Highland Park

Highland Park Information

Highland Park is a town located in central Dallas County, Texas (USA).

The population was 8,842 at the 2000 census. Located on Texas State Highway 289 and U.S. Route 75 (North Central Expressway), four miles north of downtown Dallas.

It is the 41st wealthiest place in the United States and the 19th wealthiest place with a population of over 1,000. Highland Park is the 4th wealthiest location in Texas by per capita income.

Highland Park is bordered on the south, east and west by Dallas and on the north by University Park. Highland Park and University Park together comprise the Park Cities, which share many joint services such as schools. Known in the area as having a high concentration of the wealthy and elite social classes, Highland Park is also home to the Highland Park Village shopping center.

The land now known as Highland Park was purchased in 1889 by a group of investors from Philadelphia, Pennsylvania, known as the Philadelphia Place Land Association, for an average price of US$377 an acre, with a total of $500,000. Henry Exall, an agent, intended to develop the land along Turtle Creek, as Philadelphia Place, exclusive housing based on parkland areas in Philadelphia. He laid gravel roads, and dammed Turtle Creek, forming Exall Lake, before the Panic of 1893 brought a blow to his fortunes, halting development. Afterwards, he began a horse breeding farm. In the 1890s, Exall Lake was a common picnic destination for Dallas residents.

In 1906, John Armstrong (the former partner of Thomas Marsalis, the prominent developer of Oak Cliff), sold his meatpacking business, and invested his money in a portion of the former Philadelphia Place land, to develop it under the name of Highland Park. He chose this name as it was located on high land that overlooked downtown Dallas. Wilbur David Cook, the landscape designer who had planned Beverly Hills, California, and George E. Kessler, who had previously planned Fair Park and most of downtown Dallas, were hired to design its layout. Notably, twenty percent of the original land was set aside for parks. A second development in Highland Park was developed in 1910.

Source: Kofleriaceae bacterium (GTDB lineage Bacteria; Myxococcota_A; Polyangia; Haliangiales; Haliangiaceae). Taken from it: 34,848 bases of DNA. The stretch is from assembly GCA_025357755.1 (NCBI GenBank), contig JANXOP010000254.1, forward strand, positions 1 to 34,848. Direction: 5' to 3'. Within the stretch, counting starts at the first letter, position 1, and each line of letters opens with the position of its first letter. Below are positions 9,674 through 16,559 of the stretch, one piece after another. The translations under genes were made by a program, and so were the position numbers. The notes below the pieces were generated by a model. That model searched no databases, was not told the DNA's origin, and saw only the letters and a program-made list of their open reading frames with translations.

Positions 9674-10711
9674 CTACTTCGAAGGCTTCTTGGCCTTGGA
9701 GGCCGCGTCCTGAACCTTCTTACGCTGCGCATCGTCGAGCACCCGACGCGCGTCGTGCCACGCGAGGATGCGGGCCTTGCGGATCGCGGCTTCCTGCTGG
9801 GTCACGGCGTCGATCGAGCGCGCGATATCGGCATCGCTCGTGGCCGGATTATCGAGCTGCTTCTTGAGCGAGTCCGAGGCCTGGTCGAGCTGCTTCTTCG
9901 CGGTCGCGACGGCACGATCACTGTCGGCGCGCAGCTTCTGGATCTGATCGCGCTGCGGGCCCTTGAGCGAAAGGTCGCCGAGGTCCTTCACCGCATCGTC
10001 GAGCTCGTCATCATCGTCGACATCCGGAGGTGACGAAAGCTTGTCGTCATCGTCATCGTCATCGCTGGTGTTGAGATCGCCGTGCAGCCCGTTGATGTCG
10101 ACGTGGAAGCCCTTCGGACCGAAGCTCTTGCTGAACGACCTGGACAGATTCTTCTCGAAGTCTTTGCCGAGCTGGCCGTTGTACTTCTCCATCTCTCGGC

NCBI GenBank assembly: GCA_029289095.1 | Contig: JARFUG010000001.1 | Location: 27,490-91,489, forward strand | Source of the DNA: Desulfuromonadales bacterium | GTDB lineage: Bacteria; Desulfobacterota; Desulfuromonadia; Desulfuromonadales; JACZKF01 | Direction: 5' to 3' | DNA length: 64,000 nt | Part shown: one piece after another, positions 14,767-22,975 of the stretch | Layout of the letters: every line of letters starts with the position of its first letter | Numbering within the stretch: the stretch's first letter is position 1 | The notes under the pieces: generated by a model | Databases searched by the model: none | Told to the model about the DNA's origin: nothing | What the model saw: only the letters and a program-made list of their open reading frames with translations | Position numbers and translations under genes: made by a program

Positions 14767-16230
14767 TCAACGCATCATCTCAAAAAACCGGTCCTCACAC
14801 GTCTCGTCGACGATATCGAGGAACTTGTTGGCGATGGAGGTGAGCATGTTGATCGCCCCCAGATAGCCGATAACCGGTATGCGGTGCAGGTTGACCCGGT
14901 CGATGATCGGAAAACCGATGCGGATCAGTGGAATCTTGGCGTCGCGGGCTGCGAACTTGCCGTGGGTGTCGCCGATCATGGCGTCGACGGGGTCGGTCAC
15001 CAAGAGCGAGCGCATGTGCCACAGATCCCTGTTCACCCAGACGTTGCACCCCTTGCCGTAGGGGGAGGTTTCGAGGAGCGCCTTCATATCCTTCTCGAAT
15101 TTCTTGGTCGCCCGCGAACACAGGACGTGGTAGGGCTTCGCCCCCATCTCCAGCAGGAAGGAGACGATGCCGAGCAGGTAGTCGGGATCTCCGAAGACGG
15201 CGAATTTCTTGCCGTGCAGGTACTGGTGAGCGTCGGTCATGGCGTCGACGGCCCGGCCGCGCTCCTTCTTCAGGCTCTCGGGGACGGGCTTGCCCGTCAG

In 1913, Highland Park petitioned Dallas for annexation, but was refused. The 500 residents voted to incorporate on November 29, 1913, and incorporation was granted in 1915, its population then was 1100. The first mayor of Highland Park was W. A. Fraser. A third and fourth development were added to the town and 1915 and 1917, respectively. In 1919, the city of Dallas sought to annex Highland Park, beginning a lengthy controversy that lasted until 1945. J W Bartholow led the fight to resist the annexation. The final major land development occurred in 1924. In 1931, Highland Park Village was constructed, the first shopping center of its kind in the United States.

Due to its location near Dallas, Highland Park, had, by the early 1930s, developed a moderately large (8400) population, with few businesses. Eventually the school districts and newspapers of Highland Park and University Park were combined. In the 1940s, after the failure to annex Highland Park, Dallas began annexing the land surrounding it. Reaching a population high of just under 13,000 in the late 1950s, Highland Park afterwards grew only by building houses on the remaining vacant lots, and by the destruction of old buildings. Since 1990, Highland Park has maintained strict zoning ordinances. Known for its quality housing, the town still has many parks running along Turtle Creek, and is home to the Dallas Country Club.

Most of the city (areas east of Roland Avenue) is served by the Highland Park Independent School District. The HPISD portion is served by Highland Park High School in nearby University Park. A minuscule portion of Highland Park (areas west of Roland Avenue) is zoned to Dallas Independent School District.  DISD schools that serve western Highland Park include Maple Lawn Elementary School, Rusk Middle School, and North Dallas High School.

In 2005, Highland Park High School’s football team won its first state championship since 1957, defeating Marshall High School 59-0. The team finished with a perfect record of 15-0, winning the Texas University Interscholastic League 4A-Division I state championship. The school has one of the most legendary high school football programs in the state of Texas, with Pro Football Hall of Fame inductee, Bobby Layne, and 1948 Heisman Trophy winner, Doak Walker. Highland Park is also the home of baseball superstar Clayton Kershaw.